Gary Mullen has fond memories of camping by the banks of Huzzah Creek on the family farm about 70 miles southwest of St. Louis, Mo. The third-generation farmer has less than fond memories of the aftermath of the Huzzah in flood. Today, with his son Tim and daughter Emily farming alongside him, he knows the conservation practices put in place have made their share of the creek a better place. Doing so also laid the basis for a unique model of cooperation and planning between state and federal conservation agencies, non-profits and landowners that continues today.
“We used to spend a day or two picking logs and stumps out of the field that backed up to the stream,” says Mullen. “Now we go out with the side-by-side and pick up a single load of trash.”
The difference between then and now is the riparian buffer Mullen planted some 20 years ago. The oaks, walnuts and sycamores form a protective barrier between the creek and the field. They protect both the stream and the soil and filter runoff from heavy rains before the water enters the creek. Once in row crops, the field now offers prime pasture for the Mullen’s cow-calf herd, further protecting the soil, reducing erosion and improving water quality.
The riparian buffer and the soil-protecting cover of grass and forbs are connected. One would not have happened without the other, and neither would have happened without a unique merging of interests, objectives and goals.
Mullen wanted to improve and expand his grazing and keep his cattle away from the crowds of weekend tourists floating down the stream. The local Soil and Water Conservation Agency was interested in protecting Mullen’s 3/4-mile frontage on the Huzzah with a riparian buffer and restricting cattle from the creek. The Natural Resources Conservation Service (NRCS) and Farm Service Agency could fund tree planting and fencing. The Missouri Department of Conservation (MDC) could cover drilling the well.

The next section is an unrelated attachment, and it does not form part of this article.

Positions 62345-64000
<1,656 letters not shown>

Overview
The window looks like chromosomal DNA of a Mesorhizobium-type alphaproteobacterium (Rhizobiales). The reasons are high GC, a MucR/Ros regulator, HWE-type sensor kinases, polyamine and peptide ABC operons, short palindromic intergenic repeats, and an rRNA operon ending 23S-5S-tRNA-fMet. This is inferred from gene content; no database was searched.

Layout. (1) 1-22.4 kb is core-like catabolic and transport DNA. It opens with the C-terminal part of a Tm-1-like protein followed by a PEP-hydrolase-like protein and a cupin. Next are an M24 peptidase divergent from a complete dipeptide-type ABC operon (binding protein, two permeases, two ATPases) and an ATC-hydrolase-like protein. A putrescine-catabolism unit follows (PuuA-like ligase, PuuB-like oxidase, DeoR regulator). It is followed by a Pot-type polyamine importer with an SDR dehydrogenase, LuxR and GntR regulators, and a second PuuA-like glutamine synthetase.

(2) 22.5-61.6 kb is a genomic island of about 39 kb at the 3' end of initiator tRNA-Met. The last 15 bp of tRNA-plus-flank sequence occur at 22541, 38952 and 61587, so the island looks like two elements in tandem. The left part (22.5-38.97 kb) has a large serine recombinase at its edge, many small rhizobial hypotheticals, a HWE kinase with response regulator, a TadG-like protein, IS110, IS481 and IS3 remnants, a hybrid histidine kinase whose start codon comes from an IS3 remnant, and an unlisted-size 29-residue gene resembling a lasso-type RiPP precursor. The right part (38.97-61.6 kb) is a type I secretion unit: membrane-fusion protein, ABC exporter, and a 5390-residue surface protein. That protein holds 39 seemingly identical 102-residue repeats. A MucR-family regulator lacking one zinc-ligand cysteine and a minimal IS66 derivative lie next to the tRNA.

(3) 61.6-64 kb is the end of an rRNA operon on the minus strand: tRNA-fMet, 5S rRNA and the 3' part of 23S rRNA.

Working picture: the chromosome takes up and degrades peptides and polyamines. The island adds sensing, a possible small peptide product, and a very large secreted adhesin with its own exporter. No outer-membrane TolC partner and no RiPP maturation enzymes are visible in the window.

“The limiting factor was electricity for the well pump and for electric fencing,” says Rob Pulliam, fisheries management biologist, MDC. “We had cost share funds for everything but bringing electricity to the site.”
The $6,000 cost put the project in jeopardy until the Ozark Land Trust got involved. The non-profit is dedicated to protecting the natural and geological features of the Ozark region. It has utilized conservation easements, nature preserves and partnerships with other conservation organizations to protect more than 30,000 acres in the Ozarks. It had the funds needed and freedom to dedicate them to the project if Mullen would enter into a landowner agreement on the property.
“Protecting the land in the watershed was critical to protecting the health of the stream,” says Abigail Lambert, river stewardship manager, Ozark Land Trust. “We had grants available for the Huzzah and wanted to do work in the watershed. The question was how to get started. We can have the money, but without a relationship in the community, we don’t have anything,” says Lambert.
For the next eight years, the Mullen project remained unique. Around 2010, a new approach began. Instead of agencies and non-profits suggesting conservation projects to landowners, why not let landowners lead the effort? The result was Shoal Creek Woodlands for Wildlife, a bottom-up, self-organized team of local landowners and natural resource professionals working together to meet the needs of the landscape. Funding would come from a wide array of conservation focused government agencies and non-profits, such as the Ozark Land Trust, Fishers & Farmers Partnership for the Upper Mississippi River Basin and others.
Mullen was asked to recommend landowners for a landowner advisory committee. Their job was to identify natural resource issues in a 63,000-acre focus area between the Huzzah and Courtois Creeks and the Merrimac River that needed to be addressed and to guide technical staff in recommended practices.